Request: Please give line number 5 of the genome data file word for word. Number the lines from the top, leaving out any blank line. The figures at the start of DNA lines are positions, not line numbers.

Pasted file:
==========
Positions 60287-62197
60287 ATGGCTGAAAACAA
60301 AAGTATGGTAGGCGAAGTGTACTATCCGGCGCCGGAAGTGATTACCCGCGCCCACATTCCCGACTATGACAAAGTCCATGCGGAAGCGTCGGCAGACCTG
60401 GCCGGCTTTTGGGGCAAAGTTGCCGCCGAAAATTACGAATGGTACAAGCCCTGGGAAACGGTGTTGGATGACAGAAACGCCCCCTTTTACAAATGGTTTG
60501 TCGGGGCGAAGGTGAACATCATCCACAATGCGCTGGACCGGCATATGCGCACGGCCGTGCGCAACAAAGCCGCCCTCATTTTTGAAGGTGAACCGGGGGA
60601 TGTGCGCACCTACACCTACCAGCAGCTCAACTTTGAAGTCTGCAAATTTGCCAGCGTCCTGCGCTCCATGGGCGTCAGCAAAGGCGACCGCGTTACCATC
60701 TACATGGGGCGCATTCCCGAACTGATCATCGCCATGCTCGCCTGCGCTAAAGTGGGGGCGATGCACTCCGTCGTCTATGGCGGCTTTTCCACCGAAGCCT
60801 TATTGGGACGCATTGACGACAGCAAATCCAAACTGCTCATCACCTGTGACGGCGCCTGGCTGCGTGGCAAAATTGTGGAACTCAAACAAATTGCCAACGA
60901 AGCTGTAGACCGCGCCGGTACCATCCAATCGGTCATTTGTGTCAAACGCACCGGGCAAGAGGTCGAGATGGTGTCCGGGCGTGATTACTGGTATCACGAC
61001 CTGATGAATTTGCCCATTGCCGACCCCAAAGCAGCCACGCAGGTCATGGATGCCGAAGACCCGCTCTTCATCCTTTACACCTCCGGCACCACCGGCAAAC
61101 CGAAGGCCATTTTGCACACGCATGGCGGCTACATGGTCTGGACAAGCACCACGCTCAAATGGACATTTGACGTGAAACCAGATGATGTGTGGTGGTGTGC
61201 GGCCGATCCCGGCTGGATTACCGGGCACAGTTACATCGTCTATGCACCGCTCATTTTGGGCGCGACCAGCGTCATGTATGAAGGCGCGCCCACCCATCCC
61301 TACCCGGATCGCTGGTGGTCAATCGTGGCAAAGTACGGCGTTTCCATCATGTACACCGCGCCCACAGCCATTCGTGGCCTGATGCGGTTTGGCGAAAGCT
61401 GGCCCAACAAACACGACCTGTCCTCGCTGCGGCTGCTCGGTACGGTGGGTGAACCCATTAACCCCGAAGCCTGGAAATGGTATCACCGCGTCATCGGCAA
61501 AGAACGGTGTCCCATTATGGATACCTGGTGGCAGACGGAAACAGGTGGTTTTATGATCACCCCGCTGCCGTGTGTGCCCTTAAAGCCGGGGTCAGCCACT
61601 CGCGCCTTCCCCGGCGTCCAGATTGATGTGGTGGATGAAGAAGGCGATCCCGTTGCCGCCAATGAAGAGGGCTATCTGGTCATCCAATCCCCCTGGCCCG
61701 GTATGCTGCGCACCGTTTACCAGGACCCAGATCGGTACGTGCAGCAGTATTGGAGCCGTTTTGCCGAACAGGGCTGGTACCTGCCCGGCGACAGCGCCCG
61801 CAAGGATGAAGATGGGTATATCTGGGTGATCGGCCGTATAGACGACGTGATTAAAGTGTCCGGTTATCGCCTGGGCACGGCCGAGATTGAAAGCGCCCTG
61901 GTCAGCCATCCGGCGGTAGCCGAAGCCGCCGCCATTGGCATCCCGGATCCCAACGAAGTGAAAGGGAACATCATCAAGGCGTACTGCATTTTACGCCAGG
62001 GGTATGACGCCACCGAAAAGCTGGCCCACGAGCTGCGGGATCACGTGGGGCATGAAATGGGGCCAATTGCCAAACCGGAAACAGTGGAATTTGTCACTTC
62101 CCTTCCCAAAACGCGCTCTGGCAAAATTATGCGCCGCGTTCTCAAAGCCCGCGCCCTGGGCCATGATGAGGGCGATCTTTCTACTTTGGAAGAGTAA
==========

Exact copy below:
60501 TCGGGGCGAAGGTGAACATCATCCACAATGCGCTGGACCGGCATATGCGCACGGCCGTGCGCAACAAAGCCGCCCTCATTTTTGAAGGTGAACCGGGGGA